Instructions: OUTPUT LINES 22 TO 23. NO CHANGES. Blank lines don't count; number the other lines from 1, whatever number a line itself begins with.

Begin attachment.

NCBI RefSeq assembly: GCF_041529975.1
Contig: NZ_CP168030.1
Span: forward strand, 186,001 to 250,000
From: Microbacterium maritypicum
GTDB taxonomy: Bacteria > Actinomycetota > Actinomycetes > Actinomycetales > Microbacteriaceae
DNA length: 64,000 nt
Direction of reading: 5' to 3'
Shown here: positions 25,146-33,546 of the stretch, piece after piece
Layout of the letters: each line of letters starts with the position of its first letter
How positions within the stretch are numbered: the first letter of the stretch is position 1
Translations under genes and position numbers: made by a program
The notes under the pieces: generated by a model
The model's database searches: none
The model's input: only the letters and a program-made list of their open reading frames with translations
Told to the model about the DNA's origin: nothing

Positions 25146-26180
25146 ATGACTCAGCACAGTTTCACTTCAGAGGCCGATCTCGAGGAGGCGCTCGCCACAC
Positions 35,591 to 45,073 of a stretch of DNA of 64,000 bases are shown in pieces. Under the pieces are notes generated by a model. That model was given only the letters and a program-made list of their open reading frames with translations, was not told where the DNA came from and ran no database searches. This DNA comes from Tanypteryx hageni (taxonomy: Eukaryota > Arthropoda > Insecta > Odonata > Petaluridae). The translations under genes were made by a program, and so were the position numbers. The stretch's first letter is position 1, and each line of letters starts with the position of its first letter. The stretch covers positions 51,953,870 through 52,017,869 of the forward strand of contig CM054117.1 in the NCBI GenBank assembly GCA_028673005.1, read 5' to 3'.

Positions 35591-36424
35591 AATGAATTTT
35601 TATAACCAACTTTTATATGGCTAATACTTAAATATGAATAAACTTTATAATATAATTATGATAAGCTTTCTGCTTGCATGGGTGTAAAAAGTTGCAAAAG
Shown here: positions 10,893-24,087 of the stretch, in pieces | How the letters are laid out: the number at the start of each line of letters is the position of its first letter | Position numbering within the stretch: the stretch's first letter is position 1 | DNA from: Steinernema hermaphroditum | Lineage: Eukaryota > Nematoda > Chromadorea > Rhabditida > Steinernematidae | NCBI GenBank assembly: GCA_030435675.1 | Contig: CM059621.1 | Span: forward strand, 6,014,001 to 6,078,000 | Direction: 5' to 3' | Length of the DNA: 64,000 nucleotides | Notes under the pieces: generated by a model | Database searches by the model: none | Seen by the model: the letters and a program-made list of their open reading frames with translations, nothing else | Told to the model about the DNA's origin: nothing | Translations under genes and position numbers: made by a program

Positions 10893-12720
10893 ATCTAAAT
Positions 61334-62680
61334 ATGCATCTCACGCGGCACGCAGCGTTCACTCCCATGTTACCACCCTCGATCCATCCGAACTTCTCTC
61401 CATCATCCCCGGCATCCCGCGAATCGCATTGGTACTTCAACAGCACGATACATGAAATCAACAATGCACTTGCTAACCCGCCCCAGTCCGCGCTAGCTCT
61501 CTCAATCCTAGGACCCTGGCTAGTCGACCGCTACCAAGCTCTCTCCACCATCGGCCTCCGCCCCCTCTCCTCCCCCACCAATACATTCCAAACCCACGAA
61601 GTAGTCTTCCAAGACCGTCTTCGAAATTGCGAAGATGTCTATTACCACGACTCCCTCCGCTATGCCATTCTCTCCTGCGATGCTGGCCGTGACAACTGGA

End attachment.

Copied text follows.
Shown here: positions 10,893-24,087 of the stretch, in pieces | How the letters are laid out: the number at the start of each line of letters is the position of its first letter | Position numbering within the stretch: the stretch's first letter is position 1 | DNA from: Steinernema hermaphroditum | Lineage: Eukaryota > Nematoda > Chromadorea > Rhabditida > Steinernematidae | NCBI GenBank assembly: GCA_030435675.1 | Contig: CM059621.1 | Span: forward strand, 6,014,001 to 6,078,000 | Direction: 5' to 3' | Length of the DNA: 64,000 nucleotides | Notes under the pieces: generated by a model | Database searches by the model: none | Seen by the model: the letters and a program-made list of their open reading frames with translations, nothing else | Told to the model about the DNA's origin: nothing | Translations under genes and position numbers: made by a program

Positions 10893-12720